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Old 05-20-2016, 01:50 PM   #21
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My Dad loved his job and worked until mandatory retirement at age 65. His wife (Mom) died the month that he retired. I decided that I would retire early even though I loved my job.

(I think news magazine reporters have a unique opportunity to work as long as they want. I hope their families get to enjoy them besides just on TV!)

I liked Morley. But I think it was just familiarity for me. Also another Canuck who made good SOTB.
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Old 05-20-2016, 02:08 PM   #22
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These stories of folks dying shortly after retiring makes me think this might be more exclusive to people that truly loved and were defined solely by their jobs.

Any how always enjoyed Morley and Andy, RIP.

I guess, but Morley Safer didn't die because he retired. He retired because he was dying.
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Old 05-20-2016, 02:29 PM   #23
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I guess, but Morley Safer didn't die because he retired. He retired because he was dying.
I haven't heard much about the exact status of his health at the time of his last episode, other than he was in decline, but it sure seems like retirement might have hastened things.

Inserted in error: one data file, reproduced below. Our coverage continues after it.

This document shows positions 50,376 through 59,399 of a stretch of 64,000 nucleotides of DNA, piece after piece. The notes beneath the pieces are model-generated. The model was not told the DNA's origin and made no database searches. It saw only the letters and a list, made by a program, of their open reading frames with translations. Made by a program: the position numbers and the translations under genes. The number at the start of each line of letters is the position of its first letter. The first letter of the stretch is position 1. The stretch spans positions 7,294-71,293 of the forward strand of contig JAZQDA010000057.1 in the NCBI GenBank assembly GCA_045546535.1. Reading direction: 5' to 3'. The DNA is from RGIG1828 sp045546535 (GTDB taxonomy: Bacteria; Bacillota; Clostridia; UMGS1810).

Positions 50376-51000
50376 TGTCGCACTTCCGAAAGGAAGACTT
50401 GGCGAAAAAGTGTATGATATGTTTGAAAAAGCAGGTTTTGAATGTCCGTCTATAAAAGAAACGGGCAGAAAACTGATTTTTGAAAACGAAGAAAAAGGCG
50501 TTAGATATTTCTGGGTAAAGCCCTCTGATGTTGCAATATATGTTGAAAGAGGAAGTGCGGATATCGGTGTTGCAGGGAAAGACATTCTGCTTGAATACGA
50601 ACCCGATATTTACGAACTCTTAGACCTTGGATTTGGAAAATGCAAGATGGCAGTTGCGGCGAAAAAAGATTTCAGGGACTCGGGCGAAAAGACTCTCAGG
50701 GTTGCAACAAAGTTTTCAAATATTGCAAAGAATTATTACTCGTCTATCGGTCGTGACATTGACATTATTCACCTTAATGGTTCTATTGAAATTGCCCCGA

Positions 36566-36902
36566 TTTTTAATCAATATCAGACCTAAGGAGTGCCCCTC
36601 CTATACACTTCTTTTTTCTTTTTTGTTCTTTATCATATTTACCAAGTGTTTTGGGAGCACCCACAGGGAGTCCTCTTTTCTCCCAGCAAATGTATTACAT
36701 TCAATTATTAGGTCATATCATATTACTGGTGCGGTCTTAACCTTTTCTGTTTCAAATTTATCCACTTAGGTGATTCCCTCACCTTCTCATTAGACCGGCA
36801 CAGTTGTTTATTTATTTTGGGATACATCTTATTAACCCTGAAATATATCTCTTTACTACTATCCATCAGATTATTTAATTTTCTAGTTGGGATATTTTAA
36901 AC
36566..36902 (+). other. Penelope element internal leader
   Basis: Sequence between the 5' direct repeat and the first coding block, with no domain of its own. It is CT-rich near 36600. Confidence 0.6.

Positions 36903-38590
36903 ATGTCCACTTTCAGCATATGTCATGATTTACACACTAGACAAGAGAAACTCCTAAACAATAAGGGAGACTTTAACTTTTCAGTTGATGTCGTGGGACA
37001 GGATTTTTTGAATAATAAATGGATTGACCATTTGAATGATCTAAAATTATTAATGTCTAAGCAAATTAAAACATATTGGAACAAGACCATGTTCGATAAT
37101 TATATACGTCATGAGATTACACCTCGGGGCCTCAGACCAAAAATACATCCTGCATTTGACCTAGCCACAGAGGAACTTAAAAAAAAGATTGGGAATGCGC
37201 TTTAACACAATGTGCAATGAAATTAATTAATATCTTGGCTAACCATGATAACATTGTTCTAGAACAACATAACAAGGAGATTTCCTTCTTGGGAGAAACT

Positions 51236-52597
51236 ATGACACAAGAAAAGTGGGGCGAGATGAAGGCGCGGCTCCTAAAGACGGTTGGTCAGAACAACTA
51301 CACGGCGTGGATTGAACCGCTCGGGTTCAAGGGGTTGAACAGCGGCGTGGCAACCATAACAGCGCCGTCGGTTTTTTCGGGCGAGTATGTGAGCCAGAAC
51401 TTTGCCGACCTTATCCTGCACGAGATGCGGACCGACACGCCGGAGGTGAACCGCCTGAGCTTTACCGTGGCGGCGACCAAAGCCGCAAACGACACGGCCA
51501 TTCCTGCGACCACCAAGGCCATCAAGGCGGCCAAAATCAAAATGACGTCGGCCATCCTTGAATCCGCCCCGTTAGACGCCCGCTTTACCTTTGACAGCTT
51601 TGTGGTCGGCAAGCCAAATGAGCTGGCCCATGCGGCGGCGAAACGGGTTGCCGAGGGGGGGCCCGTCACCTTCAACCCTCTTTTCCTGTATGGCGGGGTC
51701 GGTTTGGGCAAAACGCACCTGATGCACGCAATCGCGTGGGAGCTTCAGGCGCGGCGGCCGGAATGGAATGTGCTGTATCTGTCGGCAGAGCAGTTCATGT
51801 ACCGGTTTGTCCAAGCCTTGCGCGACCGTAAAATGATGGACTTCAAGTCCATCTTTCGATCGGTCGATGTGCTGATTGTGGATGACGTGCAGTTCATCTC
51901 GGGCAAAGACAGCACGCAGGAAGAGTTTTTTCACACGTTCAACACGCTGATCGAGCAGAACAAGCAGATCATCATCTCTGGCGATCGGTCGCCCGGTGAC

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Old 05-20-2016, 03:58 PM   #24
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I guess, but Morley Safer didn't die because he retired. He retired because he was dying.
That seems pretty clear to me too. If that's what he wanted to do until his very last days, good for him. His load wasn't all that high in the last few years anyway, from what I noticed, so I don't think he was putting in 50-60 hours weeks to the end.
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Old 05-20-2016, 05:40 PM   #25
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?....it sure seems like retirement might have hastened things.
I don't know how you can make that assumption. Correlation is not causation. What we know so far is that (a) he was 84, (b) he had been in declining health for some time and (c) his wife said he died of pneumonia. My understanding is that retirement is not a recognized cause of pneumonia.

http://www.nytimes.com/2016/05/19/bu...dies.html?_r=0
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Old 05-20-2016, 06:16 PM   #26
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I don't know how you can make that assumption. Correlation is not causation. What we know so far is that (a) he was 84, (b) he had been in declining health for some time and (c) his wife said he died of pneumonia. My understanding is that retirement is not a recognized cause of pneumonia.

http://www.nytimes.com/2016/05/19/bu...dies.html?_r=0
I didn't know it was pneumonia. Correlation is not not causation, but its not entirely out of the realm of possibilities in some cases. I have known a few co-workers who were in good health and then died within a year or so of retiring, but much younger than Morley. We've all probably heard stories folks losing a spouse and then the other dies a short time later. Losing someone or something you love, even if its ones job, can certainly have an impact on your health and longevity.